Background: Alexithymia is a disabling condition frequently linked to major depressive disorder (MDD) and able to enhance symptoms severity and suicide risk. This study aimed to clarify whether patients with and without alexithymia may differ concerning illness presentation and clinical course, which is a major gap in the scientific literature. Methods: The present sample included 381 euthymic outpatients with MDD recruited at the Department of Neuroscience (DINOGMI), University of Genoa. The Toronto Alexithymia Scale (TAS-20) and additional rating scales (Clinical Global Impression (CGI), Hamilton Anxiety Rating Scale (HAM-A), Intent Score Scale (ISS) were administered to all participants. Results: Alexithymic patients were more likely to have lower educational level (11.6 ± 3.2 vs. 12.4 ± 3.4, p ≤.05), have used previous psychiatric drugs (85.7% vs. 72.8%, p =.001), use current antidepressants (84.7% vs. 69.4%, p = <.001), and have higher cardiological comorbid disorders (10.7% vs. 5.0%, p = ≤.05). After multivariate analyses, alexithymia was associated with lower educational level (OR=0.928, p =.05), and higher current antidepressants use (OR 2.302, p =.01); difficulties in identifying feelings were associated with lower educational level (p = ≤.005), higher psychiatric comorbidity (p = ≤.001), and previous psychiatric medications (p =.01). Furthermore, having a lower educational level remained the only factor associated with both difficulties in communicating feelings (p = ≤.001) and thoughts oriented to external context (p = ≤.005). Limitations: The study is limited by the small sample size and its cross-sectional nature. Conclusions: Alexithymia appears a useful specifier of adverse outcomes, associated with distinct socio-demographic and clinical characteristics. Its identification would allow to provide a more personalized care.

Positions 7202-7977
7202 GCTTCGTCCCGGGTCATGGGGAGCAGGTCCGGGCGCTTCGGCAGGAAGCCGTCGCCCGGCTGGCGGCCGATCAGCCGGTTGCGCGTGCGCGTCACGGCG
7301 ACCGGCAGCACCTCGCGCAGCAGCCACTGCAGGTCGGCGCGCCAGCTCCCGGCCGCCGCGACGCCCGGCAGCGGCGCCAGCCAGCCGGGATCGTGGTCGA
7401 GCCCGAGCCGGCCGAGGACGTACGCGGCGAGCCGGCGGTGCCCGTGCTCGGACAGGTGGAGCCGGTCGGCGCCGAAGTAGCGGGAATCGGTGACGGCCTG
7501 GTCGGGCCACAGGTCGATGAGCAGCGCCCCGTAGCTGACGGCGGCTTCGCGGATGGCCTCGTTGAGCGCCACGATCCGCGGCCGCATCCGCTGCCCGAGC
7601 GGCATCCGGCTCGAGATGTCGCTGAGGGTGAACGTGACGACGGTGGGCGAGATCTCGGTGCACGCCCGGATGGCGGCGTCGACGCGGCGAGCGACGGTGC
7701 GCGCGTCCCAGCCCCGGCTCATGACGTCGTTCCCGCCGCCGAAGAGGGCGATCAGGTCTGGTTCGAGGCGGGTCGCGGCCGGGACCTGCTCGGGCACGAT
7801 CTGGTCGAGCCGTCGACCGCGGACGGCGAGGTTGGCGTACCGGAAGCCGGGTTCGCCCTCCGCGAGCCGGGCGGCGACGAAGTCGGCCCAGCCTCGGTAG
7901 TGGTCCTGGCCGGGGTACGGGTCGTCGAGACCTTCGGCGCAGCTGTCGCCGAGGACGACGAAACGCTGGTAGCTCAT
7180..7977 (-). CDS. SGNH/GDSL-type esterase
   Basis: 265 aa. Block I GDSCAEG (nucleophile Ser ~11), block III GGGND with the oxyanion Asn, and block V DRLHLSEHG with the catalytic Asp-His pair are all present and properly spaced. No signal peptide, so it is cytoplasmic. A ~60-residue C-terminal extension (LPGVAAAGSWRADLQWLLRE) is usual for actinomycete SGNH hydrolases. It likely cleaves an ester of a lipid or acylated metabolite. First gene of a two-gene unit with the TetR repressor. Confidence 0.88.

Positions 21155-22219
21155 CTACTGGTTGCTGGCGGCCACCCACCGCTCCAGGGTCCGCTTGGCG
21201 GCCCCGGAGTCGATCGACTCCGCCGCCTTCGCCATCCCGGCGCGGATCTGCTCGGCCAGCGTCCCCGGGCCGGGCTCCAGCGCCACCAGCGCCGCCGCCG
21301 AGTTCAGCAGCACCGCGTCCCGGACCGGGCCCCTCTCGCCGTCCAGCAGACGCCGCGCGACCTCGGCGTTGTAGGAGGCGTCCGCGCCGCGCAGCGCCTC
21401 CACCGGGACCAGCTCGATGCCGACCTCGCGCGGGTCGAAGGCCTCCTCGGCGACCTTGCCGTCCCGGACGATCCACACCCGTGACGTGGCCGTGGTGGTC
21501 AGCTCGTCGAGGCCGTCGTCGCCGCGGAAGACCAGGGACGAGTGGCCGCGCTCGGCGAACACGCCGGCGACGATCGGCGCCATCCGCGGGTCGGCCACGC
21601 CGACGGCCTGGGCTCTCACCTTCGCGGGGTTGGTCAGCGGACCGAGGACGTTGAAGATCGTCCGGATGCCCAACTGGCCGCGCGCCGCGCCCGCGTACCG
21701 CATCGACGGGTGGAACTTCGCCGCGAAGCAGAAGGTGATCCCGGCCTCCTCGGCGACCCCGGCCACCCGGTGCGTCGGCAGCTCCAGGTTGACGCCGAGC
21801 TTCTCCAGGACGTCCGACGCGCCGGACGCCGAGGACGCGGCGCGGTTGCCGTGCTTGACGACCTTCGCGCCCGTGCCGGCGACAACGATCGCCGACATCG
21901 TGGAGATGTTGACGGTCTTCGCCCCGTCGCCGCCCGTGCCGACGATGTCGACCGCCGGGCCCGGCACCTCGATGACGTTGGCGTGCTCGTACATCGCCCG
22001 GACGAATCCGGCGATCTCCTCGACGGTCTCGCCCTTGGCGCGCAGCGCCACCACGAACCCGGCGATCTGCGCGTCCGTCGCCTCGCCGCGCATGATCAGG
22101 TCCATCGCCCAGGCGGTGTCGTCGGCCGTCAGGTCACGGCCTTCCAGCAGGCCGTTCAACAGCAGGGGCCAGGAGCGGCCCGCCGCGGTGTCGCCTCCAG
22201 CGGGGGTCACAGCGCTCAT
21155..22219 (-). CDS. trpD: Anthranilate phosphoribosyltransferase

- Difficulties in communicating feelings
- Difficulties in identifying feelings
- Thoughts oriented to external context
- Unipolar depression]
ASJC Scopus subject areas
- Clinical Psychology
- Psychiatry and Mental health